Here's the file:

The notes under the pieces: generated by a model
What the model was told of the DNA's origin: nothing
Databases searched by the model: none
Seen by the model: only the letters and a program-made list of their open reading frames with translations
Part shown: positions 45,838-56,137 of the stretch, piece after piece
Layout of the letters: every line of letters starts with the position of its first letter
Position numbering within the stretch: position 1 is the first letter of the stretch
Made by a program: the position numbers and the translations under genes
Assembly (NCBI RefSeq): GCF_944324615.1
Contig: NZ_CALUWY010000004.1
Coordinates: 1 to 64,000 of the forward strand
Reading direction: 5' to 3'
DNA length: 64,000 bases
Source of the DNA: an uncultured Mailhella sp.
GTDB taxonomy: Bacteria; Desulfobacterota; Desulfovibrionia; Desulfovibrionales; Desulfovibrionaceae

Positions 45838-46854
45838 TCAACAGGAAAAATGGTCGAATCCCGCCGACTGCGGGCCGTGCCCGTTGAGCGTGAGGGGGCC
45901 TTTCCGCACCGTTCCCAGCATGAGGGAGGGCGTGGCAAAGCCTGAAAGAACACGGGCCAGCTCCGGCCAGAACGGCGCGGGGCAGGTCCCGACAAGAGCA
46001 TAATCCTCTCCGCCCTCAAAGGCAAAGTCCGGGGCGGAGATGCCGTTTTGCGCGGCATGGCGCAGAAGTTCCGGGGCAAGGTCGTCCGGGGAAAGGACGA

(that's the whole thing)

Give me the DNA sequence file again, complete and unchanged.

The notes under the pieces: generated by a model
What the model was told of the DNA's origin: nothing
Databases searched by the model: none
Seen by the model: only the letters and a program-made list of their open reading frames with translations
Part shown: positions 45,838-56,137 of the stretch, piece after piece
Layout of the letters: every line of letters starts with the position of its first letter
Position numbering within the stretch: position 1 is the first letter of the stretch
Made by a program: the position numbers and the translations under genes
Assembly (NCBI RefSeq): GCF_944324615.1
Contig: NZ_CALUWY010000004.1
Coordinates: 1 to 64,000 of the forward strand
Reading direction: 5' to 3'
DNA length: 64,000 bases
Source of the DNA: an uncultured Mailhella sp.
GTDB taxonomy: Bacteria; Desulfobacterota; Desulfovibrionia; Desulfovibrionales; Desulfovibrionaceae

Positions 45838-46854
45838 TCAACAGGAAAAATGGTCGAATCCCGCCGACTGCGGGCCGTGCCCGTTGAGCGTGAGGGGGCC
45901 TTTCCGCACCGTTCCCAGCATGAGGGAGGGCGTGGCAAAGCCTGAAAGAACACGGGCCAGCTCCGGCCAGAACGGCGCGGGGCAGGTCCCGACAAGAGCA
46001 TAATCCTCTCCGCCCTCAAAGGCAAAGTCCGGGGCGGAGATGCCGTTTTGCGCGGCATGGCGCAGAAGTTCCGGGGCAAGGTCGTCCGGGGAAAGGACGA